2014: Root District Game Club receives 501(c)3 non-profit designation from the IRS.
2014: Root District Game Club receives a matching pledge of $40,000 from the Jack & Dorothy Byrne Foundation.
2015: Back to School: Lessons from Norwich’s One-Room Schoolhouses, a documentary about the history of Norwich’s schoolhouses made in partnership with Historic New England and CATV, premieres in the summer to full houses at Wilder Center and Marion Cross School. In October and November, the documentary is broadcast on Vermont Public Television.
2015: The Norwich Women’s Club awards the Root District Game Club a grant to provide for the duplication of 1,000 DVDs of “Back to School: Lessons from Norwich’s One-Room Schoolhouses” to help raise awareness about Root Schoolhouse.
2016: Root District Game Club receives a donation of $5,000 from Mascoma Savings Bank to help rebuild the schoolhouse’s foundation.
2016: The Country School Association of America awards the Root District Game Club a $300 Award for Scholarship and Artistry for its role in producing “Back to School,” as well as a $1,000 Preservation Grant. This is the first known financial support received by Root Schoolhouse from a national organization.
2016: The Norwich Women’s Club awards the Root District Game Club a $2,000 grant to help rebuild the schoolhouse’s foundation.
2016: Historic New England awards the Root District Game Club a $1,000 Community Preservation Grant. Every year, Historic New England distributes six awards to historic preservation projects in each of the six New England states. Root Schoolhouse was the year’s lone award recipient for Vermont.
2016: The Vermont Division for Historic Preservation awards the Root District Game Club a Historic Preservation Grant of $9,300 to help us rebuild the foundation and correct the drainage problems that have contributed to its deterioration through the years.
“At the dedication exercises [at the opening of the rebuilt Root School] the Deputy Commissioner stated that he had received a request from a person in another state to name a school to visit which would exemplify the Vermont school improvement work. He went on to say that he had listed the Root school along with three or four others as being a fine example of this work.” — Norwich Town Report, 1938
“According to the Multiple Property Documentation Form for Educational Resources in Vermont, ‘few one room schoolhouses survive in their original use and fewer survive in their original condition’ … The Root District School is a wonderfully well-preserved example of a 20th century ‘Superior’ grade one room rural schoolhouse. Its interior and exterior integrity and its pristine rural setting are rare and significant in Vermont.” — Lyssa Papazian, historic preservation consultant who prepared Root Schoolhouse’s nomination to the National Register of Historic Places, 2012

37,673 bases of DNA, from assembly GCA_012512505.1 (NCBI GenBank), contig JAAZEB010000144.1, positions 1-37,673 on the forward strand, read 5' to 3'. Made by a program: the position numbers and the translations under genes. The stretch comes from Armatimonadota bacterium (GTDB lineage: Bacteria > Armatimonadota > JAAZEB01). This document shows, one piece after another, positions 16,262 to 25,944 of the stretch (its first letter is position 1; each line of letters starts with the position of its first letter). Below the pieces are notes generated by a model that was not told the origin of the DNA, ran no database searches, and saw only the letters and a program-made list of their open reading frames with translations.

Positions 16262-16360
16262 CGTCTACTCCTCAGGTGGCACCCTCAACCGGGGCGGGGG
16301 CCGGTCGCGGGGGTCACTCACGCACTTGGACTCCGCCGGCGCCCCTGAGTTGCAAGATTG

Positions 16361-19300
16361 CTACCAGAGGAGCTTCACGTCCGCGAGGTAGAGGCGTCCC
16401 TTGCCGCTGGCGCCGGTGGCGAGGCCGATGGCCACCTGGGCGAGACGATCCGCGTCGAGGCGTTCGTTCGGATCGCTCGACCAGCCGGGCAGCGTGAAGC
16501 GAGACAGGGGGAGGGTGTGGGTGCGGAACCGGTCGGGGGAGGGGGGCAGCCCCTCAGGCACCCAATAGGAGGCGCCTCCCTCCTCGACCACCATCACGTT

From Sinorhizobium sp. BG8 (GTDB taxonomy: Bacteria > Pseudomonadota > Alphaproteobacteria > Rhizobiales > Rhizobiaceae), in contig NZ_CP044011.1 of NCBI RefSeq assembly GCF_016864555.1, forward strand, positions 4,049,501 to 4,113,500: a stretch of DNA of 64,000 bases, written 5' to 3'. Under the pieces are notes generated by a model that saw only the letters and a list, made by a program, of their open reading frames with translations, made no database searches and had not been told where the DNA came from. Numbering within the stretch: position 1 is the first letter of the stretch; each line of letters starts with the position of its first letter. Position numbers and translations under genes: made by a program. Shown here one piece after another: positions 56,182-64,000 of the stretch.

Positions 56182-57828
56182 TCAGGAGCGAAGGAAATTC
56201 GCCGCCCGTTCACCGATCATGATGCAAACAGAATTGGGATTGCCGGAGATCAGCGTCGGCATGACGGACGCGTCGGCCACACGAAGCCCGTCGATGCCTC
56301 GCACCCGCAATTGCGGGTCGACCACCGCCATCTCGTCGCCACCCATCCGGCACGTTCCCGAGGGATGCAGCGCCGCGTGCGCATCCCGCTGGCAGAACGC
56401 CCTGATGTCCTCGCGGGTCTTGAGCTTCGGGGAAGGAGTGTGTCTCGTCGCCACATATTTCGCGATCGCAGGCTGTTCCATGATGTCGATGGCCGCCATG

“The walls [of the foundation] if not replaced will eventually fail. The only solution is to either move the building or jack it up and replace the entire foundation.” — Root Schoolhouse building assessment, 2002
“The framing for the first floor … is in excellent condition and well built.” — Root Schoolhouse building assessment, 2002
“The 1937 building is remarkably well-preserved on both the exterior and interior and retains integrity of location, design, setting, materials, workmanship, feeling and association.” — Lyssa Papazian, 2012
“It should be noted that in the 1950s and again in 1974 the 1937 school building was having foundation problems similar to the 1925 school that preceded it on this site, which had foundation problems within 10 years of construction. The foundation was repaired and partially replaced in 1975 but is again quite deteriorated and unstable. This history suggests a site or drainage issue that has not yet been addressed … [The building is] remarkably intact historically and architecturally though … the foundation which was replaced in 1975 is in very poor and unstable condition.” — Lyssa Papazian, 2012